Posts filed under “Psychology”
Polar Vortex be gone! At long last, the end of this terrible winter of discontent is nearing. We can say with some degree of confidence that the light at the end of tunnel is not an oncoming locomotive.
Today is very likely to be the pivot day marking the end of this endless season. With temperatures in New York City and its environs in the teens, warmer, sunnier days await. Tomorrow we move into the 40s, the weekend will even see the 50s. Cheer as March ends with higher average temperatures than it began with. Celebrate the Crokus pushing up through the frozen ground. A full run of blossoms begin to tentatively show their selves in April, after hiding for the entire season below ground.
Rejoice SAD sufferers – Seasonal Affective Disorder – the clocks will mercifully get nudged forward, bringing an extra hour of daylight into the darkness of our days. The spring equinox is merely 10 days after, and for the next 6 months you can enjoy more sunlight than darkness (weather permitting).
Hibernation has never looked as good as it did this year. Perhaps the market’s ongoing rally is a testament to the evolutionary intelligence of market’s bears. The ursine crowd have simply disappeared, but do not be fooled.
One of the things that baffles me about people is how they completely misunderstand risk. Lots of my friends panic about things that have no real chance of killing them, but ignore the things that will. This can lead us to make irrational decisions, and sometimes irrational policy. What really will kill us? Watch and learn.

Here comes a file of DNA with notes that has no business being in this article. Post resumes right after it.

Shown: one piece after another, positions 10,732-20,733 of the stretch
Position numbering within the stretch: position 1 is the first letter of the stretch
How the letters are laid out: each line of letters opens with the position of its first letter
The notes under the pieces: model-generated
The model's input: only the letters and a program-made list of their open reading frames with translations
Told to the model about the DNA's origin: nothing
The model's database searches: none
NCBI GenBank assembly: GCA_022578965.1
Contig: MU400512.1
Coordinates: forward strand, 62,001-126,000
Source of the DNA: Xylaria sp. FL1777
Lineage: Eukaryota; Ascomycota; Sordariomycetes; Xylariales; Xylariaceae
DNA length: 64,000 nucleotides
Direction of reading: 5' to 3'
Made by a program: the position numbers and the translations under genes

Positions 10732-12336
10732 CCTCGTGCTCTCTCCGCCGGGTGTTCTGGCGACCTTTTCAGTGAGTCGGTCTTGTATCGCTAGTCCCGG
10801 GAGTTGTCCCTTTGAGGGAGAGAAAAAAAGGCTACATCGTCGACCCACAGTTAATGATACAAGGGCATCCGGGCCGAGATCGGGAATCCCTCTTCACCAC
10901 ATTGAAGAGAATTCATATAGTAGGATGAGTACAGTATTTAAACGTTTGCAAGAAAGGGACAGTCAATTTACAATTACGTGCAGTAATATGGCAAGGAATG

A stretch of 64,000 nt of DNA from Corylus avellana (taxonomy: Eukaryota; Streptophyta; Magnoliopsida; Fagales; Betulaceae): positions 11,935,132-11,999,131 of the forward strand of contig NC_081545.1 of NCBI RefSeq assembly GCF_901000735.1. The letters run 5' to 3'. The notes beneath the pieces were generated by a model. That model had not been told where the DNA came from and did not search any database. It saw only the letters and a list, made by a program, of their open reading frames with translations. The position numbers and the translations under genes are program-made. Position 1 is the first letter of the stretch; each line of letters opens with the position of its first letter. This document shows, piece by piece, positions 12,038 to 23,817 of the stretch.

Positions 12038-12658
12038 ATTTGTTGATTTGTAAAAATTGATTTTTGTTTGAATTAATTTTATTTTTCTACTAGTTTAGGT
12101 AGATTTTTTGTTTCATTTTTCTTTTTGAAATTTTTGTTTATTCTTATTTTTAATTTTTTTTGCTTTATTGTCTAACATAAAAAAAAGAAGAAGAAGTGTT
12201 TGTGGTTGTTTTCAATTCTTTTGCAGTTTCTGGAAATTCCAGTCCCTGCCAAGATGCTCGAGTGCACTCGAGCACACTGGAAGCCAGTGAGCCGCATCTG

What Kills Us? How We Understand Risk.
Internet Psychology 101: Swearing and Name-Calling Shut Down the Ability to Think and Focus Psychological studies show that swearing and name-calling in Internet discussions shut down our ability to think. Twi professors of science communication at the University of Wisconsin, Madison – Dominique Brossard and Dietram A. Scheufele – wrote in the New York…Read More
Outcome or process — what investment focus succeeds over time? Barry Ritholtz, Washington Post, February 23 2014 “The reason investors and the investment industry rely on performance is because it’s simple, objective and easy to measure. But more importantly, performance goals, performance reviews and performance measurement are so common in business, in…Read More
Robert Shiller, recent winner of the Nobel Prize in Economic Sciences, a Yale professor and the co-creator of the Case-Shiller Home Price Indices discusses the importance of psychology in the markets and what it’s telling him now.
WEALTHTRACK #1035 originally Broadcast February 21, 2014
I love this: When he was asked what people would learn from the whole financial crisis, Jeremy [Grantham] said, “In the short term a lot, in the medium term a little, in the long term, nothing at all. That would be historical precedent.” -James Montier to Kate Welling, via FT Alphaville
When I first stated traveling for work, I was surprised and amused by the various currencies I saw. Pre-euro, one would encounter a multitude of paper bills of different sizes and colors, each imprinted with a famous man or woman I probably hadn’t heard of. Imagine that: The locals actually believed these silly pieces of…Read More
> My Sunday Washington Post Business Section column is out. This morning, we look at the differences between Outcome or Process focused investors. The print version had the full headline Investing’s smart minority: The process people while the online version Outcome or process — what investment focus succeeds over time?. Here’s an excerpt from the…Read More